Bhopal: In last few months, three cases of school students committing murders or attempting to commit one have come to light in the country. And all the three incidents occurred in elite schools located in cities where children of upper and upper-middle class families study.
A cross section of city residents whom Free Press talked to find this trend “disturbing”, “horrible” and “disgusting” and blame crumbling joint family system, unfettered access to internet, loss of empathy and inter-personal relations and communication gap between parents and children.
The joint family system, they say, provided an emotional cushion to the children. “Suppose the parents of a child are quarrelling, he or she can always find solace in grandparents’ arms. But that is no longer available,” said Dr Satyakant Trivedi, senior consultant in psychiatry department of Bansal Hospital. “Joint family provided emotional ventilation to children,” he added.
Prem Gupta, director, Children’s Theatre Academy draws attention to another feature of modern families – single child. “Most families now have only one child or two children. These children do not have brothers or sisters to share their innermost feeling. Besides, these kids are pampered so much so that they don’t take no for an answer. The result is that when they face admonition or disappointment, their fury knows no bounds. They are ready to kill themselves or others,” he said.
Sunita Saxena, who retired as principal of Subhash School of Excellence, said that children spend most of their time with mobile phones and computers. “They hardly play outdoor games and that deprives them of a safe way of giving vent to their aggression,” she said.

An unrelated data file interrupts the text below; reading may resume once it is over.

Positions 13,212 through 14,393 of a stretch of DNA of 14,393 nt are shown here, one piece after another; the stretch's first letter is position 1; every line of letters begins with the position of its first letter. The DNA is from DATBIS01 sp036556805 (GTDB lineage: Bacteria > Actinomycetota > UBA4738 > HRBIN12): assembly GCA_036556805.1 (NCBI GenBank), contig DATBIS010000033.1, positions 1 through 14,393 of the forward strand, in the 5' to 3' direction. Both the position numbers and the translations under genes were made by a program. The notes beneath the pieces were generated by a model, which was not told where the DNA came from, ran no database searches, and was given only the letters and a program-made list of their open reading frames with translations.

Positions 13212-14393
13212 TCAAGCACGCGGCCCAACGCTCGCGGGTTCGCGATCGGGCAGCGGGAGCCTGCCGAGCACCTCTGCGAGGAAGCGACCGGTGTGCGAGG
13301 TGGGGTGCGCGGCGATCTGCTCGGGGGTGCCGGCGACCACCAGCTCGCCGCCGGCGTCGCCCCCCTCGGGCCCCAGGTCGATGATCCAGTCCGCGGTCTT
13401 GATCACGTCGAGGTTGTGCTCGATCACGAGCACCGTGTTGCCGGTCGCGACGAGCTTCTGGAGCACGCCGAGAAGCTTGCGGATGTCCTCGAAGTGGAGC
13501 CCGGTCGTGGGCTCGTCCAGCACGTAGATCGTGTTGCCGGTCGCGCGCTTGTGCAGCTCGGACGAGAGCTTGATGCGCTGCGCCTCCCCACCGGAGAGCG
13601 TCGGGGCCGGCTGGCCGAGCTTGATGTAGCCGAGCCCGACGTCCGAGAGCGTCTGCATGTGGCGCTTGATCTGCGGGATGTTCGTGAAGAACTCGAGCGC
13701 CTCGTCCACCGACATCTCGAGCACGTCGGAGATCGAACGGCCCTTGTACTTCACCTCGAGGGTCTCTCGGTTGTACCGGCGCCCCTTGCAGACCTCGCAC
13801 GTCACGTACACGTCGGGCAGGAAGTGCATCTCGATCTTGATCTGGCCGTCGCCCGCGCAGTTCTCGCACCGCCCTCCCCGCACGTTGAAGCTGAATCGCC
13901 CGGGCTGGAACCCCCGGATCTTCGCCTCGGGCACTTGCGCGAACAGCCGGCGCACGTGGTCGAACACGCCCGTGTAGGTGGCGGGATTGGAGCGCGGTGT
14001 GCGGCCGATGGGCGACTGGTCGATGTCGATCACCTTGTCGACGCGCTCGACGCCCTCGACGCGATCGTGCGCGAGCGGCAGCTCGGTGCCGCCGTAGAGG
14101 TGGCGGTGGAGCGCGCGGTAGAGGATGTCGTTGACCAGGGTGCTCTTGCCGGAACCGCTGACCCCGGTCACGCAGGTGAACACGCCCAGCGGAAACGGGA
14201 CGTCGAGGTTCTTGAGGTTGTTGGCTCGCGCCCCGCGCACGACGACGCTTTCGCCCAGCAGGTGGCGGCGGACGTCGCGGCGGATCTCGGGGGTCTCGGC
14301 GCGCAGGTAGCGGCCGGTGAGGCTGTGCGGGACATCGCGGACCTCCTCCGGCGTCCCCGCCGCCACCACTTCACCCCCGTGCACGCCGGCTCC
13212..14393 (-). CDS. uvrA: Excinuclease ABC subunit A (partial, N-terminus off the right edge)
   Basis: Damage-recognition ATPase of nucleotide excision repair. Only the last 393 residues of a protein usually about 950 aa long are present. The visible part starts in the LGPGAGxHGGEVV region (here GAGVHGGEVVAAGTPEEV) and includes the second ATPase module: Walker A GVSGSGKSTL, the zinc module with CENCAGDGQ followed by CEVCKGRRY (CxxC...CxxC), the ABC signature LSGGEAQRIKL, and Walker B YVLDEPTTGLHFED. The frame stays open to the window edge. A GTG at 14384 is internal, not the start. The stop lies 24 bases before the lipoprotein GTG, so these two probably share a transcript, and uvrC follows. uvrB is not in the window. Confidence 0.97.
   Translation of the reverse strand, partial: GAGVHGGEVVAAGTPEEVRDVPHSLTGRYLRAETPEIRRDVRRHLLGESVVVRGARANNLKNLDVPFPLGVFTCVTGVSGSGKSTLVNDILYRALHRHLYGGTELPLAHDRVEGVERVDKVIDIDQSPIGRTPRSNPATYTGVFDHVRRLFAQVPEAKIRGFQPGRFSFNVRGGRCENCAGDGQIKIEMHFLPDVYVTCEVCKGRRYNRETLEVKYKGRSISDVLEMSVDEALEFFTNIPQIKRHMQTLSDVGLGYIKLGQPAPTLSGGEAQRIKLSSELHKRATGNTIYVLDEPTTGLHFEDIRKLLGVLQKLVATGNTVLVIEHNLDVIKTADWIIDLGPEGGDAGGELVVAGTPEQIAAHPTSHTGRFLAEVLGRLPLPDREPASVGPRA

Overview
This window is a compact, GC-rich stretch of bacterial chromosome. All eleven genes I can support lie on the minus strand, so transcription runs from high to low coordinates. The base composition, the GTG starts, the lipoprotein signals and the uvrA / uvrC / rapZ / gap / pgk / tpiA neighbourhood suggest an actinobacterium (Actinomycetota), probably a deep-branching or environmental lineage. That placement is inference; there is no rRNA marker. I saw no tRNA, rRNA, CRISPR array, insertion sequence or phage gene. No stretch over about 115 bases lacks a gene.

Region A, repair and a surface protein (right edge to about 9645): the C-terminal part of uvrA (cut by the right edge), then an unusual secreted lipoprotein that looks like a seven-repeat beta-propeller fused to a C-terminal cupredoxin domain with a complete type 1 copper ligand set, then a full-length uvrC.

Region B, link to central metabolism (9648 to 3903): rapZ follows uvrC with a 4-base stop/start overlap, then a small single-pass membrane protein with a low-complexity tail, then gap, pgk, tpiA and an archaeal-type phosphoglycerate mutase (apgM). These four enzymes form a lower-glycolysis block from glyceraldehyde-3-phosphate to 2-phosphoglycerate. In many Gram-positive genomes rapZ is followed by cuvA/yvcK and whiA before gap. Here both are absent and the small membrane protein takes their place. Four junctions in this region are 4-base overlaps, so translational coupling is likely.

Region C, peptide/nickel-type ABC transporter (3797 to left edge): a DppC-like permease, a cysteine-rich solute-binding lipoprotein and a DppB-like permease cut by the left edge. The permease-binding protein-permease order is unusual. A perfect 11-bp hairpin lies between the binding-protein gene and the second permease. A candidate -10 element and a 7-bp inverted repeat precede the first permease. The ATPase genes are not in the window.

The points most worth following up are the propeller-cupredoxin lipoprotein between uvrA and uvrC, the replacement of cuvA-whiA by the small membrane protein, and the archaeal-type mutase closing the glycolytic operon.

Dr Raghvendra Sharma, chairman of MP Commission for Protection of Child Rights views this trend not as a law and order but as a social problem. “The communication gap between parents and children is growing,” he said and added that moms and dads busy with their life and careers have little time to monitor the activities of their children.
The way out
Dr Trivedi’s prescription is to include emotion and stress management in syllabi. According to Sharma, MPCPR has been urging the school managements to compulsorily appoint counsellors who can note changes in the behaviour of a child and take corrective steps.
Sunita Saxena said that parents and teachers need to understand children’s psychology. “Children’s socio-economic background, mental makeup should be considered while counseling,” she remarked.
Infuse moral values: Chitnis
Minister for woman and child development Archana Chitnis refuses to blame the modern technology alone for the alarming trend. “What is important is to put modern tech to proper use. Science is a good servant but a bad master,” she says. Moral values should be infused into children and they should be taught how to distinguish between the right and the wrong. “Everything depends on how they are brought up,” Chitnis said.
Chanchal Singh, a homemaker, said suffocating discipline in schools and homes cause such a situation. Parents need to become friendly with their children and instill positive values in them. “Technology has shrunk this world. Mobiles and laptops have made violence, crime, pornography etc accessible to children. Parents, teachers, government all should join hands to arrest this disturbing trend,” she said.